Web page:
Sometimes recognizing a problem requires finding the right words to name it. Christian Smith and Melinda Lundquist Denton have coined a phrase that describes perfectly the dominant American religion: Moralistic Therapeutic Deism.
Those authors are researchers with the National Study of Youth and Religion at the University of North Carolina (Chapel Hill), and have written up their findings in a new book: Soul Searching: The Religious and Spiritual Lives of American Teenagers(Oxford University Press).
After interviewing over 3,000 teenagers, the social scientists summed up their beliefs:
"A god exists who created and ordered the world and watches over human life on Earth."
"God wants people to be good, nice, and fair to each other, as taught in the Bible and by most world religions."
"The central goal of life is to be happy and to feel good about oneself."
"God does not need to be particularly involved in one's life except when God is needed to resolve a problem."
"Good people go to heaven when they die."
Even these secular researchers recognized that this creed is a far cry from Christianity, with no place for sin, judgment, salvation, or Christ. Instead, most teenagers believe in a combination of works righteousness, religion as psychological well-being, and a distant, non-interfering god. Or, to use a technical term, "Moralistic Therapeutic Deism."
Christianity is about grace, not moralism; changing lives, not making people feel better about themselves; the God made flesh, not an uninvolved deity.
Ironically, many of these young deists are active in their churches. "Most religious teenagers either do not really comprehend what their own religious traditions say they are supposed to believe," conclude Mr. Smith and Ms. Denton, "or they do understand it and simply do not care to believe it."
Another possibility is that they have learned what their churches are teaching all too well. It is not just teenagers who are moralistic therapeutic deists. This describes the beliefs of many adults, too, and even what is taught in many supposedly evangelical churches.
Mr. Smith and Ms. Denton recognize this. MTD has become the "dominant civil religion." And it is "colonizing" American Christianity. To the point, these secular scholars conclude, "a significant part of Christianity in the United States is actually tenuously Christian in any sense that is seriously connected to the actual historical Christian tradition, but is rather substantially morphed into Christianity's misbegotten step-cousin, Christian Moralistic Therapeutic Deism."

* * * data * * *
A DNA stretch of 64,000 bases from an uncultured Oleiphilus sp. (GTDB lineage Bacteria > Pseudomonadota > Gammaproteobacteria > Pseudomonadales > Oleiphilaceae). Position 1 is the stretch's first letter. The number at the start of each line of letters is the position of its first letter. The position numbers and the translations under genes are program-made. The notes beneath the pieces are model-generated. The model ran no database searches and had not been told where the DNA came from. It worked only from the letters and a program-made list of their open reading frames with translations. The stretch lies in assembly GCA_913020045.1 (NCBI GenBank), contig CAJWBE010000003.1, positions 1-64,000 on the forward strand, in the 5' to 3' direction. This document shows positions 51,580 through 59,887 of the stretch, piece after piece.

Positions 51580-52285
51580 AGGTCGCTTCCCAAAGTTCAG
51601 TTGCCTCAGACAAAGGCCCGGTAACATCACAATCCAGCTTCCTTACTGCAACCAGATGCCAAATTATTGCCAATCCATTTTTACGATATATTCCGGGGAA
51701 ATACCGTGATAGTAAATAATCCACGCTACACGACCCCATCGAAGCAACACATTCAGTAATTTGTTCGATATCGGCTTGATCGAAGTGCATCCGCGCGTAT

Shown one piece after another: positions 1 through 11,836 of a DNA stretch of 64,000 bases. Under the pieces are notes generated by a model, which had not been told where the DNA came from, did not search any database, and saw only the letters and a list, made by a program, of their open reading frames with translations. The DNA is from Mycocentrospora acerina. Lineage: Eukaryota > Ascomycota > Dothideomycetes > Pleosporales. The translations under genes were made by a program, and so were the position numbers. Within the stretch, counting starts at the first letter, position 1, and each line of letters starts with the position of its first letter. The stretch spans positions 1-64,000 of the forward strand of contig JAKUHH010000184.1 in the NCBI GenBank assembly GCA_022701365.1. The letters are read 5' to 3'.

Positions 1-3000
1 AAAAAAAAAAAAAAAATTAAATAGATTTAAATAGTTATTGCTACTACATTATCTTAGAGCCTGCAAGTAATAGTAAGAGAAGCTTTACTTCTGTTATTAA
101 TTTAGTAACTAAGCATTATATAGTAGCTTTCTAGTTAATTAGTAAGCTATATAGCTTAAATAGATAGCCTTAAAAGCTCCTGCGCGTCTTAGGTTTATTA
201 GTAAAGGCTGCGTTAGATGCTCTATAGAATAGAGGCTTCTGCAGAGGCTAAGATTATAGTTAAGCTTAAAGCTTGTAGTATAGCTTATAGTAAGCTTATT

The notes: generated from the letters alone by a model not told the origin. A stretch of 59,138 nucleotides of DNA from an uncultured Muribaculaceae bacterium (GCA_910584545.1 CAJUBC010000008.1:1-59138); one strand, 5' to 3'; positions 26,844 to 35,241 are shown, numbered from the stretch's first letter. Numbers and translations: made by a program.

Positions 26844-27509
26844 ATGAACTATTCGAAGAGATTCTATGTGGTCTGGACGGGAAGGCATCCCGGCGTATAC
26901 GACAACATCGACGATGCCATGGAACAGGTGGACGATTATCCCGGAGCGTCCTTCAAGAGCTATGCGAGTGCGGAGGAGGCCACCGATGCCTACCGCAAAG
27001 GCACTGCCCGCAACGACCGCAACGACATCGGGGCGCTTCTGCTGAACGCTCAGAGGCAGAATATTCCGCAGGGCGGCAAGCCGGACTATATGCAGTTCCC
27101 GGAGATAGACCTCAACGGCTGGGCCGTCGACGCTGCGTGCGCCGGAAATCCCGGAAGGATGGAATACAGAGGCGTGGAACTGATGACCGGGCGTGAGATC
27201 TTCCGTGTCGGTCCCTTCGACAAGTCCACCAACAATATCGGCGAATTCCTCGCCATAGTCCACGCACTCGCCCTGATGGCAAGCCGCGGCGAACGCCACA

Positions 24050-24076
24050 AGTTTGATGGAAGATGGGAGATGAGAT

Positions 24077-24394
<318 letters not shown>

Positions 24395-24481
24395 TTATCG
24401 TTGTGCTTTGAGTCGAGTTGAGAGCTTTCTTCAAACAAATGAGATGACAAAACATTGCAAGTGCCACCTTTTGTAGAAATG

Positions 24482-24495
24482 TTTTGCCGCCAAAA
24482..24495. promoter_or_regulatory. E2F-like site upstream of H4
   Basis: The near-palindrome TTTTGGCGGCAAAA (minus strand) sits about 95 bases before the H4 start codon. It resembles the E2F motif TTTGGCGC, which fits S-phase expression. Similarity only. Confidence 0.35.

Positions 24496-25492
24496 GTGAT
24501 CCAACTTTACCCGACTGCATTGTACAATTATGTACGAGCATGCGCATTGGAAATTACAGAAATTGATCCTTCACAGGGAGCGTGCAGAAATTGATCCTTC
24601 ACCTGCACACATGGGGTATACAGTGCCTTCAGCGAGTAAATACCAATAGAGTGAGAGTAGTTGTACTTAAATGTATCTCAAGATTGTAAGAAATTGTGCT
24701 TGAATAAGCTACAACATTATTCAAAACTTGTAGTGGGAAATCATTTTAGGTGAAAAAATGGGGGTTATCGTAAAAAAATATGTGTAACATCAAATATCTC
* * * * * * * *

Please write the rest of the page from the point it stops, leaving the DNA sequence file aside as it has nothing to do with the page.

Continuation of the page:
Consider how many Christian publications, sermons, and teachings are nothing but moralism. Sometimes morality is reduced to the simplistic MTD commandment, "be nice," though often real morals are inculcated. But the common assumption is that being good is easy, just a matter of knowing what one should do and trying harder. The biblical truth that bad behavior is a manifestation of sin, a depravity that inheres in our fallen nature, is skimmed over. And so is the solution to sin: a life-changing faith in Jesus Christ.
Consider how many Christian publications, sermons, and teachings are primarily therapeutic. It is true that Christ can solve many of our problems. But much that passes for Christian teaching says nothing about Christ. Instead, it consists of pop psychology, self-help platitudes, and the power of positive thinking.
Consider how many Christian publications, sermons, and teachings talk about God in a generic way, but say nothing about the Father, who created and still sustains the world; the Son, who became Incarnate in this world to win our salvation; and the Holy Spirit, who works through the Word of God to bring us to faith.
Christianity is about grace, not moralism; changing lives, not making people feel better about themselves; the God made flesh, not an uninvolved deity. And that is better news than Moralistic Therapeutic Deism.
Reprinted with permission from World magazine, (7-23-05), vol. 20, no. 28
Gene Edward Veith, Jr. is a columnist for World and Table Talk, provost at Patrick Henry College, and the executive director of the Cranach Institute at Concordia Theological Seminary. He is the author of several books, including Loving God with All Your Mind (Crossway).